Annastaria pondered once more on Ellumar’s convicting words. She truly spoke with concern and love for her sister. Annastaria did indeed throw herself into so much danger in her short life, risking death to prove she was not simply a privileged relic for the clans, and that what she hid under the sleeve on her arm did not make her special. But no matter how often she had to hear the words from Ellumar and her father, the spectre of this thing never went away, nor the spectre of the clan’s demands.
An hour had passed, and the sun crept through thick, cold clouds smeared across the young sky, which would often be rare for a cold region such as this, but it was in the tail end of the summer season, which granted the Sarke land more days of sunlight and warmth than normal. Its light beamed upon the gray mountains in the northwest, adding a faint, golden tint to the peaks. Out in the wilderness, where a light snow glittered in the air, young Ellumar moved cautiously, gently brushing against the wind-taken tall grass. She moved from the treeline to an open plain that stretched far to the hills in the east. There in the field, she saw it, the paragott that she and Annastaria had been hunting all morning.
Only twenty feet away was Annastaria, moving just as Ellumar was. But her heart rate was faster than normal, even for a hunt. Something was wrong. She couldn’t control it, and the closer she got, the more she envisioned Ellumar getting even closer, with a cleaner shot than she had. Would Ellumar really take the kill? Surely she wouldn’t. Still, Annastaria couldn’t suppress the idea. And Ellumar didn’t even need to get too close; she had a longbow, while Annastaria had only her compact bow, meant for quick draw shots. Quick, but less accurate at longer ranges, and in this wind, she couldn’t risk a shot until she knew she was close. If Ellumar could kill it, and surely she could, why didn’t she? Her heart pounded even more, like a drum in her chest, ready to burst. She couldn’t risk it, and her foot-movement increased.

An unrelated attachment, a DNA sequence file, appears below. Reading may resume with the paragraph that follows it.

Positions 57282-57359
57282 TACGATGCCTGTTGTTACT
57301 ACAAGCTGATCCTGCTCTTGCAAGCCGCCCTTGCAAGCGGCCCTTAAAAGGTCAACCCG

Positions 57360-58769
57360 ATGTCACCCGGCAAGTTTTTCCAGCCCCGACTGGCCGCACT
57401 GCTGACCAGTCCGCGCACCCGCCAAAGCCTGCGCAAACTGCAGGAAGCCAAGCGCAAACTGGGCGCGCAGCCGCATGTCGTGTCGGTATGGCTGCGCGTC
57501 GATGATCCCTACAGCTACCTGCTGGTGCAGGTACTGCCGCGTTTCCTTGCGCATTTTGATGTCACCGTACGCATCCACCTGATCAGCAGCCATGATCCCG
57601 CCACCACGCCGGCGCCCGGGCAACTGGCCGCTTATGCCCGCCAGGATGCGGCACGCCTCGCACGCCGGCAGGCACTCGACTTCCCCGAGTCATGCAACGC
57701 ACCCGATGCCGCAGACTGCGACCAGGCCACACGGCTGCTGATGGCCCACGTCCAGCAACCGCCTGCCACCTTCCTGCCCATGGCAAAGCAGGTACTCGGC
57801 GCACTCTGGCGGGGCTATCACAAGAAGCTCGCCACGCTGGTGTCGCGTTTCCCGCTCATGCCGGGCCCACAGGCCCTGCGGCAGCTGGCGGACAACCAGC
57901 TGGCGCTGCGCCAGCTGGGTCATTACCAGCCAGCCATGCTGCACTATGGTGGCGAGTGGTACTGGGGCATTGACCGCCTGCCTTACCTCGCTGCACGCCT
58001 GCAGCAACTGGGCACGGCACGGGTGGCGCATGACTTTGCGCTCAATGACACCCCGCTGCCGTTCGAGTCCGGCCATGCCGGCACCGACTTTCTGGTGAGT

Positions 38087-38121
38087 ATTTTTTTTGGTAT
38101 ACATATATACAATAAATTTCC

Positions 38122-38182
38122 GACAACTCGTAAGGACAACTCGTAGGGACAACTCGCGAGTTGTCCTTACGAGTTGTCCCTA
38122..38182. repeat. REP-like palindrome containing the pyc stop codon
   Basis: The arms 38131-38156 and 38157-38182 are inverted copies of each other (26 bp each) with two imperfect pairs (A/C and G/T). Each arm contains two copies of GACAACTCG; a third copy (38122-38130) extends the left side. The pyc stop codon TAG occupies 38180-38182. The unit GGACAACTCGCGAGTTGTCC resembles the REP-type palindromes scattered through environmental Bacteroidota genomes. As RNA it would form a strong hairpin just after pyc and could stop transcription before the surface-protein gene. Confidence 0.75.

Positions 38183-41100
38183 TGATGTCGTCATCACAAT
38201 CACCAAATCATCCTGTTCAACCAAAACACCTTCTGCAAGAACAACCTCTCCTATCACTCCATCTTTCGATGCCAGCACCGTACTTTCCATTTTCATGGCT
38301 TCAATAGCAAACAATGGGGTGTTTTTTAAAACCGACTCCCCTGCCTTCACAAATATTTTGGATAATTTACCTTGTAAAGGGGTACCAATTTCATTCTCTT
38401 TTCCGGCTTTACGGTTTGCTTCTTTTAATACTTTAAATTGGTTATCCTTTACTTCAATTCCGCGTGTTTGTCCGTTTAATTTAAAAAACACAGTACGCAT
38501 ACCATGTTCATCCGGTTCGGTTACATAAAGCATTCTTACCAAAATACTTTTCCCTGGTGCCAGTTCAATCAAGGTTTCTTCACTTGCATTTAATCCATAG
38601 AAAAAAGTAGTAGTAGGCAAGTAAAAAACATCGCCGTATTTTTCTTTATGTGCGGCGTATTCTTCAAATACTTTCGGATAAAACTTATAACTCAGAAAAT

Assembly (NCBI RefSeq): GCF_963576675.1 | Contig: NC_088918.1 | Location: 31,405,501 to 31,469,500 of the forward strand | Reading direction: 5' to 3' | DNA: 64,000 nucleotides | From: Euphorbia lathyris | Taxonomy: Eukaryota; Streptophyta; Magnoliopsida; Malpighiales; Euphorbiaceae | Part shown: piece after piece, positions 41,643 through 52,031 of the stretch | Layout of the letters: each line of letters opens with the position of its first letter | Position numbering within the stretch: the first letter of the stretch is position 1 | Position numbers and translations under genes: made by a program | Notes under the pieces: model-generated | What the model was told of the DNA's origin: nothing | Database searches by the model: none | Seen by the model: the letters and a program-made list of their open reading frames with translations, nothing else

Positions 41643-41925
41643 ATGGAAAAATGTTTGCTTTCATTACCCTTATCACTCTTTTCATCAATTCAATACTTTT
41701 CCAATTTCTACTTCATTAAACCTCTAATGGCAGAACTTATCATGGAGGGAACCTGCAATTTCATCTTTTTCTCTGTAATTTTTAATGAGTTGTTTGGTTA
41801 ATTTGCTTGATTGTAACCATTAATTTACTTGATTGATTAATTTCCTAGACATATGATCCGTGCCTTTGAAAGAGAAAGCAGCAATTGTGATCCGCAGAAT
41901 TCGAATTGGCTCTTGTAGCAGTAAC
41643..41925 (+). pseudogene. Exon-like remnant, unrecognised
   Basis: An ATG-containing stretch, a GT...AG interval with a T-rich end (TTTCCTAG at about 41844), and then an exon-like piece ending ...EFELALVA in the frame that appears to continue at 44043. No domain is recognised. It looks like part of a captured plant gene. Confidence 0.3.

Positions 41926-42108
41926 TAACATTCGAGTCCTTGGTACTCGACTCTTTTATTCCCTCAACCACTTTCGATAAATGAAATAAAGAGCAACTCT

A few more careful steps closer to the unsuspecting paragott until Ellumar slowly drew back the arrow. She aimed for the leg, hoping to injure it so Annastaria could finish the job. Any normal, poorly-made aenman craft would croak and crack loudly at the pulling of the string and bending of the bow. But this was an elvish bow, made by the finest craftsmen in the northeast. The draw was smooth and nearly soundless. With her sharp elvish sight focused on the target, she adjusted her shot to compensate for her range and the wind, which was cold, and blew in from the east, against her face.
She took in one final breath, and let it out slowly when the paragott flung its head up. It was disturbed by a noise, a noise that she also heard. It was off in the distance, coming from the east. It was difficult to make out with the wind, as well as its distance, just barely making out from the fog of sound, but it began to sound as though gallops of some kind. Whatever it was, it was enough to startle the creature. Annastaria caught a gasp fleeing her lips–she couldn’t let the paragott get away. She threw caution, and rose up, twenty feet from the creature.
Ellumar’s eyes widened as her heart rate spiked. Annastaria blew her shot. But it wasn’t lost yet; as Annastaria drew her arrow to fire, Ellumar adjusted, grabbing hold of her breathing. Just as the creature flew past Annastaria, who couldn’t get a shot in her panic, Ellumar held her shot, and held it.
“Ellumar!” Annastaria shouted, “It’s getting away! Shoot it!”
Finally, Ellumar released the arrow. It whistled through the air, slicing through the grass, striking the beast in the rear left thigh as it ran. It stumbled, and yelped but recovered and darted into the woods. “I got it’s leg!” Ellumar shouted, “Go after it!”